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Tennessee Legislator Pushes for School Bus Seatbelts

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Tennessee State Rep. JoAnne Favors is using a bill that was written in 2015 in response to a fatal Knoxville, Tennessee school bus crash as the starting point to address safety concerns regarding lack of seatbelts in Hamilton County TN school buses.

The bus crash in Knoxville in November 2016 killed six students, and like most school buses, the children were not strapped into their seats.

bus accident

A November 2016 Knoxville TX school bus crash killed 6 children.


Favors stated last week that she has been working with several state legislators about requiring safety belts in all school buses in Tennessee. She noted that she does not want this to turn into a legislative fight, and that it is in the interest of all children in the state.

Another legislator, Rep. Gerald McCormick, R-Chattanooga, noted that there have been many critics of seat belt requirements in the past – the National Transportation Safety Board is on record as not in favor –  no longer have viable arguments.

He added that the NTSB has recently stated that it does think having safety belts on school buses is a good idea, although there always is a concern on what the effort will cost each school district.

Deadly Bus Crash Killed 6 Kids

The terrible Knoxville bus crash involved a 24 year old bus driver who is facing six charges of vehicular homicide, reckless driving and reckless endangerment in relation to the fatal crash that killed six and injured dozens of other young children.

The NTSB is still investigating that bus crash, and it is not clear if seat belts would have saved lives in that case; the bus slammed into a tree at high speed and was halfway wrapped around it. In such high speed crashes, seatbelts may not have helped.

According to a fiscal analysis on the proposed safety belt bill for Tennessee, requiring buses bought after July 1, 2016 to have safety belts that are approved by the NTSB would cost the state $5 million per year.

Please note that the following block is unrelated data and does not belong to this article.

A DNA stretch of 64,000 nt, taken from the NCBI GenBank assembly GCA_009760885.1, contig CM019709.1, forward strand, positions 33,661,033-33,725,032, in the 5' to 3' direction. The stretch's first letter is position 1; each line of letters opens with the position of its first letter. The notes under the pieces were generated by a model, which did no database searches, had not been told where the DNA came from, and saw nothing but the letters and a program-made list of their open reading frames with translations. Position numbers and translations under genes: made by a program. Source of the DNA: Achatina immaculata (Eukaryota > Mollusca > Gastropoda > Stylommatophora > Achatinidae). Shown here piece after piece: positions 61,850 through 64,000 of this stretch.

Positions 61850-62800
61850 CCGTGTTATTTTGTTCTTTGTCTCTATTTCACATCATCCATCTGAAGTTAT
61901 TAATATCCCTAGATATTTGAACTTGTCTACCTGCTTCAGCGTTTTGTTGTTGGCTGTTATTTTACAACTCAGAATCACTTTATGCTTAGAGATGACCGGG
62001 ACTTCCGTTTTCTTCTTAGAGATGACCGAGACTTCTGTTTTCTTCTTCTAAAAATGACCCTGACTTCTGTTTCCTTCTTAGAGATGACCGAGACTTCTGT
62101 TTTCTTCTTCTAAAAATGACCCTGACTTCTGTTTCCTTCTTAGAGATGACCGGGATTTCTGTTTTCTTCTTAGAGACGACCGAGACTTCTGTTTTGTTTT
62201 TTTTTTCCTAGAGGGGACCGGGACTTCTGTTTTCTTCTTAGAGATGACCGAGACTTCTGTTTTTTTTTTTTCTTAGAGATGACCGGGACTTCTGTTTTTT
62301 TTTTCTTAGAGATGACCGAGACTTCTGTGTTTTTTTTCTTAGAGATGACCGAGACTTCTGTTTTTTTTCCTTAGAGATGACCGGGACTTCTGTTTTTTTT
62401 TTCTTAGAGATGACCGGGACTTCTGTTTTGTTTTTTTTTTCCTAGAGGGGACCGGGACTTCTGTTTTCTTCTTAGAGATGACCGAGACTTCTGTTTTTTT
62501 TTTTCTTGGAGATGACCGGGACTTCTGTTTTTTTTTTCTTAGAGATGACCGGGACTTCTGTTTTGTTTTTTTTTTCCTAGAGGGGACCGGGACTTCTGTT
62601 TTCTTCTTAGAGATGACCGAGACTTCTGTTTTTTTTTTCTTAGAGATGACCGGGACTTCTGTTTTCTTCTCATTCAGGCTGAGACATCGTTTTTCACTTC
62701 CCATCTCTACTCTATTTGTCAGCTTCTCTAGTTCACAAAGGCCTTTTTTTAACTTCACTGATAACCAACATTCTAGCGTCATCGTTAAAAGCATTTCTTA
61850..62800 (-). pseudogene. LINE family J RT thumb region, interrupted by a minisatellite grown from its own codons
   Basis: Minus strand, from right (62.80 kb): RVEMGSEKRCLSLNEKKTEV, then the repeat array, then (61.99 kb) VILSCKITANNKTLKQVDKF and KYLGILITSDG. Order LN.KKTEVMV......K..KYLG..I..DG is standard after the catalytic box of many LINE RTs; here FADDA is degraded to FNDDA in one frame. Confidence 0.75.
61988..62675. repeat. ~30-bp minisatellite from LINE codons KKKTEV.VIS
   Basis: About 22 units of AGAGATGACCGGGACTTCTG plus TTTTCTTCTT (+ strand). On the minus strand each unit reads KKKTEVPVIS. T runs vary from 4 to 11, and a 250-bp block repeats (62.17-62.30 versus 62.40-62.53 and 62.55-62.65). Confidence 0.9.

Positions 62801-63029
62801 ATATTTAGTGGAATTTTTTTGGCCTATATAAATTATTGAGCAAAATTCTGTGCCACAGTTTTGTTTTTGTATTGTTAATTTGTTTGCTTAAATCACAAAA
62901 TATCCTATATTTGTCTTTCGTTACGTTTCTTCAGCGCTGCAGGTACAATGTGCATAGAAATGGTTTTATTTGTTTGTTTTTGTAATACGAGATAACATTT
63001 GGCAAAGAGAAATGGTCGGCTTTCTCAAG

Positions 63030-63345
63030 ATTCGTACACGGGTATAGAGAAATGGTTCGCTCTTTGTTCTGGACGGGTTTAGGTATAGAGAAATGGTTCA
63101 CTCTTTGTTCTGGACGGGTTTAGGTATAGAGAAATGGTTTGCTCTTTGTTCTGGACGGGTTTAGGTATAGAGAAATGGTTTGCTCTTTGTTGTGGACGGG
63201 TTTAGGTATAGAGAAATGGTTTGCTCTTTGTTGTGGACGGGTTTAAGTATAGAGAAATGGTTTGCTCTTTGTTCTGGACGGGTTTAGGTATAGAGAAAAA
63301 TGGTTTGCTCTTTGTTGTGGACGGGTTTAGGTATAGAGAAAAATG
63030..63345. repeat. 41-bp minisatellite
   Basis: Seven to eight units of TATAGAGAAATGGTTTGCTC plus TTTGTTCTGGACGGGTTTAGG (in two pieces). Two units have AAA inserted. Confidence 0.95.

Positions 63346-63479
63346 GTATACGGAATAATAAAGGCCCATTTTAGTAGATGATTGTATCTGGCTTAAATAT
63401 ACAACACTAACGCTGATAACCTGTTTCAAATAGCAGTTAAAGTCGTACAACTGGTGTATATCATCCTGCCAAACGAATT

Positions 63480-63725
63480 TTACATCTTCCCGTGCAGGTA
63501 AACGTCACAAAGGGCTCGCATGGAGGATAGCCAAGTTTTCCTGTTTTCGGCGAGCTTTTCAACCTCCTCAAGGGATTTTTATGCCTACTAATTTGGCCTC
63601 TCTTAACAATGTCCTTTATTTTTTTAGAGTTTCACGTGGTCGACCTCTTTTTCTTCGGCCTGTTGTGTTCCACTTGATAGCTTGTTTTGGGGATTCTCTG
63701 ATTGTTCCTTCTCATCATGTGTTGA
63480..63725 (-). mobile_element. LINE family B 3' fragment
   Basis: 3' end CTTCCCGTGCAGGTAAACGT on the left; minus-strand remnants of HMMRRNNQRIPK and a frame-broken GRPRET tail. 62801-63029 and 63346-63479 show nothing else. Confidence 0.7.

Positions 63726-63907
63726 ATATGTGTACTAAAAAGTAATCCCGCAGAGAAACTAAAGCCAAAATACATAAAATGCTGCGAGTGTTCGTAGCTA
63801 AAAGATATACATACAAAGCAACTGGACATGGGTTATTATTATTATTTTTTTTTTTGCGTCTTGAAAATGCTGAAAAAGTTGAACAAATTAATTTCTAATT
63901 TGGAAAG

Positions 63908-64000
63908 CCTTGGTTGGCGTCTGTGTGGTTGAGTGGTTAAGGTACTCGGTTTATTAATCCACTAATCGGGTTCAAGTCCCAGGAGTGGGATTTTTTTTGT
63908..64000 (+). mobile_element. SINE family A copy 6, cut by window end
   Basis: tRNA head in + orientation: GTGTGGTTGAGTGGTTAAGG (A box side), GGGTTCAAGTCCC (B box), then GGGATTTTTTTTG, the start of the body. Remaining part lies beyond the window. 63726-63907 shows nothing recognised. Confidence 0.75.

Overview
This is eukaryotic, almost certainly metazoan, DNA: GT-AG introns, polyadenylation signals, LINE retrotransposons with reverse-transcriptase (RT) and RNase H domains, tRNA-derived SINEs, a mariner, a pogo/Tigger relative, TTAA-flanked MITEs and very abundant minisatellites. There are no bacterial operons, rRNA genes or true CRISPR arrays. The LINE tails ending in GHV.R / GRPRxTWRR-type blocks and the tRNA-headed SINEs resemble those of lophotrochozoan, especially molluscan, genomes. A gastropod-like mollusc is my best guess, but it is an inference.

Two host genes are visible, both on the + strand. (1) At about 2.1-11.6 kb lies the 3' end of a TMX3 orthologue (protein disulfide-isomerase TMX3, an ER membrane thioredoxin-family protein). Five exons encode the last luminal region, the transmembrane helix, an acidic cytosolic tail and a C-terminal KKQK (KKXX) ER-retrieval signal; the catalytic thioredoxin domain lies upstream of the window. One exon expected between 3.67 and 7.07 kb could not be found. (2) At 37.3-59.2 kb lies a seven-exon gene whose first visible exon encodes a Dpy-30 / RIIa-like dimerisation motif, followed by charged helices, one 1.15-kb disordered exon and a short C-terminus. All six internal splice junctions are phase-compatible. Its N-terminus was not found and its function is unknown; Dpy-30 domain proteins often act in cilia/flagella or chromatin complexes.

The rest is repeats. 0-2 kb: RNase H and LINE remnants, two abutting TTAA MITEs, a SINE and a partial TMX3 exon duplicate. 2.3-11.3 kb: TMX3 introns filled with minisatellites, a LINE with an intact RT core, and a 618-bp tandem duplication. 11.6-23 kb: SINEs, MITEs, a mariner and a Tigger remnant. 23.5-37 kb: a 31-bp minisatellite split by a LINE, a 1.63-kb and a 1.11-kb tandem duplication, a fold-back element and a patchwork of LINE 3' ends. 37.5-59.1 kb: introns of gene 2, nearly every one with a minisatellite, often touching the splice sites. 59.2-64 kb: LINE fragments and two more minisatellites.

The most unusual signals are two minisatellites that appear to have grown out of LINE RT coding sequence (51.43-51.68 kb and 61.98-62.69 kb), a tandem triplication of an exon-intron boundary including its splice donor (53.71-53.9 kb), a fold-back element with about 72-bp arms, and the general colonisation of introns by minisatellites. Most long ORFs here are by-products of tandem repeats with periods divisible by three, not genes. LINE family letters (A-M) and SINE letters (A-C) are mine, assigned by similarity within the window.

Our View

According to the NHTSA, school buses are some of the safest vehicles on the road. But still, six school children die in bus crashes each year.  If it is economically viable for the state of Tennessee to put safety belts in school buses, we think that it is worth exploring. Anything that can prevent needless deaths of children should be examined carefully.

The Knoxville, Tennessee bus crash was especially tragic because all of the evidence points to it being preventable. The bus driver had a previous record of driving dangerously, and yet, the school district still kept him on duty. When a school district employee acts in a negligent manner leading to the deaths of others, a wrongful death lawsuit is strongly warranted, which can result in a large settlement, such as this truck crash settlement for $2.4 million in Virginia. 

1 Comment

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  1. John Hollister says:
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    “Another legislator, Rep. Gerald McCormick, R-Chattanooga, noted that there have been many critics of seat belt requirements in the past – the National Transportation Safety Board is on record as not in favor – no longer have viable arguments.” Of course that is incorrect and just like the laws passed after the Knoxville crash these new proposed seatbelt laws are a knee-jerk reaction that fails to address several issues.

    I am a school bus driver and like a lot of other drivers are against these proposed laws for reasons I have outlined in a letter to be sent to the legislatures by the end of next week. If you are interested, please send my your email address and I will copy you too.

    By the way, I was adamantly opposed to HB1484 and SB1596 that subsequently went on to pass but did absolutely NOTHING to save lives. I wrote several letters showing how these bills as written are not about saving lives except on the surface but all about meting out punishment AFTER the fact.